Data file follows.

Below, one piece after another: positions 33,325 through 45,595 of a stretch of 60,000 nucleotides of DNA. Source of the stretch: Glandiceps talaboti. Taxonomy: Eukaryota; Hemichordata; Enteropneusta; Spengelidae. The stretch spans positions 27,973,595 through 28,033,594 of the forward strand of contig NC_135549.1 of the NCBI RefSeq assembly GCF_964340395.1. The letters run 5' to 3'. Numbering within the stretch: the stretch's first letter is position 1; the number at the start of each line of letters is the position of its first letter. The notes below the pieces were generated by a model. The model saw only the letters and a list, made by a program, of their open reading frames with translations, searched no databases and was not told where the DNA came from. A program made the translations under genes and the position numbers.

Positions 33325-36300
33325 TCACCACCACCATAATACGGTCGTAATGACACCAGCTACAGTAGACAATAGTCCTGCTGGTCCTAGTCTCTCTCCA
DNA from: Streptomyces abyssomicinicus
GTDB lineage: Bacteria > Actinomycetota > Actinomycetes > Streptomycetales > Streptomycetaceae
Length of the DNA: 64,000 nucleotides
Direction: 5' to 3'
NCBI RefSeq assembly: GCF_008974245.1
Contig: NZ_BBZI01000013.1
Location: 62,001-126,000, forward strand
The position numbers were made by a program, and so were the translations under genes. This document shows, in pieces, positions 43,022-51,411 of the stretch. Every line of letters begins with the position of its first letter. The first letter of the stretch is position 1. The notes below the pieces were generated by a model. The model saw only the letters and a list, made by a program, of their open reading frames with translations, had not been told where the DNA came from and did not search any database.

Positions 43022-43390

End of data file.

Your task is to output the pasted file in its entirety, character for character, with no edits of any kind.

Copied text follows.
Below, one piece after another: positions 33,325 through 45,595 of a stretch of 60,000 nucleotides of DNA. Source of the stretch: Glandiceps talaboti. Taxonomy: Eukaryota; Hemichordata; Enteropneusta; Spengelidae. The stretch spans positions 27,973,595 through 28,033,594 of the forward strand of contig NC_135549.1 of the NCBI RefSeq assembly GCF_964340395.1. The letters run 5' to 3'. Numbering within the stretch: the stretch's first letter is position 1; the number at the start of each line of letters is the position of its first letter. The notes below the pieces were generated by a model. The model saw only the letters and a list, made by a program, of their open reading frames with translations, searched no databases and was not told where the DNA came from. A program made the translations under genes and the position numbers.

Positions 33325-36300
33325 TCACCACCACCATAATACGGTCGTAATGACACCAGCTACAGTAGACAATAGTCCTGCTGGTCCTAGTCTCTCTCCA
DNA from: Streptomyces abyssomicinicus
GTDB lineage: Bacteria > Actinomycetota > Actinomycetes > Streptomycetales > Streptomycetaceae
Length of the DNA: 64,000 nucleotides
Direction: 5' to 3'
NCBI RefSeq assembly: GCF_008974245.1
Contig: NZ_BBZI01000013.1
Location: 62,001-126,000, forward strand
The position numbers were made by a program, and so were the translations under genes. This document shows, in pieces, positions 43,022-51,411 of the stretch. Every line of letters begins with the position of its first letter. The first letter of the stretch is position 1. The notes below the pieces were generated by a model. The model saw only the letters and a list, made by a program, of their open reading frames with translations, had not been told where the DNA came from and did not search any database.

Positions 43022-43390